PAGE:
the 'struct' is sort of a 'false entity'. Down in the CPU, there is no such thing as a struct.
maybe this will help...
int * ip = (int*)bytearray;
i += sizeof(int);
double *dp = (double*)(&bytearray[i]);
string *sp = (string*)(&bytearray[i]);
this is a 'struct', sort of.
the fields are ip, dp, and sp.
this is (very, very roughly) what the compiler is doing when it turns a 'struct' into machine language, though bytearray would just be ram direct memory offsets.
so you can move the 'struct' around by moving 'bytearray' around as a 'group of bytes', but that is just organization, a 'way to look at it'. there is no 'struct' thing in reality, its just a way to say "this many bytes in a block" when talking at the struct level or "this offset from the starting address" when talking about its fields. That is why the struct and first field share an address: its just a different way of looking at the same block of bytes.
at the c++ level, a struct IS a thing, and a tool you can do a lot with. But that is just a syntax that hides what needs to be done to express it. You do not really care about the memory layout details when using a struct, you just use it and let the compiler do the ugly stuff for you.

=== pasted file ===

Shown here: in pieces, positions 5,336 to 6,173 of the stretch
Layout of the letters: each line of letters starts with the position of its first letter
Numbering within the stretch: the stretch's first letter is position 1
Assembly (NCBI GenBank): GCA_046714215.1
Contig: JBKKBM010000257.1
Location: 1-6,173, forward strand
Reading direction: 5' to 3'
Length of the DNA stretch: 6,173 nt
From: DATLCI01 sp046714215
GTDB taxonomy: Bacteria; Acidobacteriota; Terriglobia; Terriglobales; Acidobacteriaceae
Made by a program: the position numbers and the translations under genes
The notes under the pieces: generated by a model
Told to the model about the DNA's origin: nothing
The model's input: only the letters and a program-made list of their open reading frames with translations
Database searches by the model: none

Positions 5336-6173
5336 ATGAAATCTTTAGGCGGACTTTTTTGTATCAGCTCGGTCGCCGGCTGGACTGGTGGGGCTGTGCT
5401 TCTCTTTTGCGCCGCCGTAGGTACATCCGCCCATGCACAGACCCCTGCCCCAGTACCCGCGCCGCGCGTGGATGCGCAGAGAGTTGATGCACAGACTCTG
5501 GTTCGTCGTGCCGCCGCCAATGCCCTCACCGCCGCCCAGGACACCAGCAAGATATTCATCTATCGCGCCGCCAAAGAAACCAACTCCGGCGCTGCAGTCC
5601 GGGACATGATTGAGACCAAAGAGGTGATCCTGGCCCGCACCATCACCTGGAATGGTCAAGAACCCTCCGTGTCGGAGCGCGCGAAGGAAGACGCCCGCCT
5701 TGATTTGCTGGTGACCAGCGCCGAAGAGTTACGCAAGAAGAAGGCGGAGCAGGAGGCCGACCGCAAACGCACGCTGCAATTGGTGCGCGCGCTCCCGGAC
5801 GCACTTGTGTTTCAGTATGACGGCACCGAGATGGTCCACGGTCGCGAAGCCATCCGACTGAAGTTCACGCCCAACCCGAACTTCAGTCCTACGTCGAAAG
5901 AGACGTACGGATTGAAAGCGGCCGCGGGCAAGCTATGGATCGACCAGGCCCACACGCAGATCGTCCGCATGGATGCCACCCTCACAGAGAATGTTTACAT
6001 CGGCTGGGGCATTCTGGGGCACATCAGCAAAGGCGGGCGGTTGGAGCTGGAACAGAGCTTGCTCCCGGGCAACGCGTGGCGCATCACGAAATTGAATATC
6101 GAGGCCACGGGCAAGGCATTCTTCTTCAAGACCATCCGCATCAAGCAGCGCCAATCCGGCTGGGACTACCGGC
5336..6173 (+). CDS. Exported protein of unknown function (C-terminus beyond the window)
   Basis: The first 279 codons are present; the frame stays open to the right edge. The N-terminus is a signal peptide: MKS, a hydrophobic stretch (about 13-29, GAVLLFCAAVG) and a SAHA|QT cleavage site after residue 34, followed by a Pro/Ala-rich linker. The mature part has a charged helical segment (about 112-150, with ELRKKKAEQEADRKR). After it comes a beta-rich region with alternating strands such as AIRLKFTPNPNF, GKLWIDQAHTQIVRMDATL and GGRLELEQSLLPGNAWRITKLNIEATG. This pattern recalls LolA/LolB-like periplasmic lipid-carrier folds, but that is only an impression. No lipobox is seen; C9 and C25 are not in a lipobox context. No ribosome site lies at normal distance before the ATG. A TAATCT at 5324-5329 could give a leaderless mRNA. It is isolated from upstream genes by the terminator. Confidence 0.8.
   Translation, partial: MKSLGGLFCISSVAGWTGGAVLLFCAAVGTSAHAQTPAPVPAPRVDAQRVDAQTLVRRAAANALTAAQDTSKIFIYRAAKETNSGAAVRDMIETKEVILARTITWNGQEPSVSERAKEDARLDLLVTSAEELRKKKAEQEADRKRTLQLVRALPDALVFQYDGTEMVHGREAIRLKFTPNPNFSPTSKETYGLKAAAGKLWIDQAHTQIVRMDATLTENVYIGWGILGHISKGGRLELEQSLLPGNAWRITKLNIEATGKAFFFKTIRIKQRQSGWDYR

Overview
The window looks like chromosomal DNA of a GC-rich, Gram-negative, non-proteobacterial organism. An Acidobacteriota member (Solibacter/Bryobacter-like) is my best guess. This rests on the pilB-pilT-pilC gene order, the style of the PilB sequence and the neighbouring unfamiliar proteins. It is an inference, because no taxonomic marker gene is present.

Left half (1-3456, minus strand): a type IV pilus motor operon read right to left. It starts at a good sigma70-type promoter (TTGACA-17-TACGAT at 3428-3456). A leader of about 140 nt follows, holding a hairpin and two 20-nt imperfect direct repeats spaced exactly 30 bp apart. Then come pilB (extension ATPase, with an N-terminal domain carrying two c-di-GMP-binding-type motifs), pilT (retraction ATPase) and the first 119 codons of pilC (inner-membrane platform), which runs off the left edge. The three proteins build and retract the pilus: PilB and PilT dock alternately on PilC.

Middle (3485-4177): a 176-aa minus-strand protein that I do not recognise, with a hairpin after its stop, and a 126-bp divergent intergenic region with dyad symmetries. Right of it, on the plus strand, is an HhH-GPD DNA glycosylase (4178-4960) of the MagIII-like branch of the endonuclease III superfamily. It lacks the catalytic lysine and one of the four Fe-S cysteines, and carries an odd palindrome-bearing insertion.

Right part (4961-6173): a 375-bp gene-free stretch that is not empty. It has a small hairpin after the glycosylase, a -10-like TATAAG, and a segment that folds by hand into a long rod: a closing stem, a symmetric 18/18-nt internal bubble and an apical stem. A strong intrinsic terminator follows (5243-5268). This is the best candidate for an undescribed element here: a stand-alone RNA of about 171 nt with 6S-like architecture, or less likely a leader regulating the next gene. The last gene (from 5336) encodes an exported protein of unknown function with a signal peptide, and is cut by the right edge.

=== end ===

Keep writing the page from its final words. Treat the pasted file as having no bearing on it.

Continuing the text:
The object representation of standard layout types are as specified by the C language,
A pointer to an object of standard-layout class type can be reinterpret_cast to pointer to its first non-static non-bitfield data member (if it has non-static data members) or otherwise any of its base class subobjects (if it has any) (since C++11), and vice versa. In other words, padding is not allowed before the first data member of a standard-layout type. Note that strict aliasing rules still apply to the result of such cast. https://en.cppreference.com/w/cpp/language/data_members#Standard_layout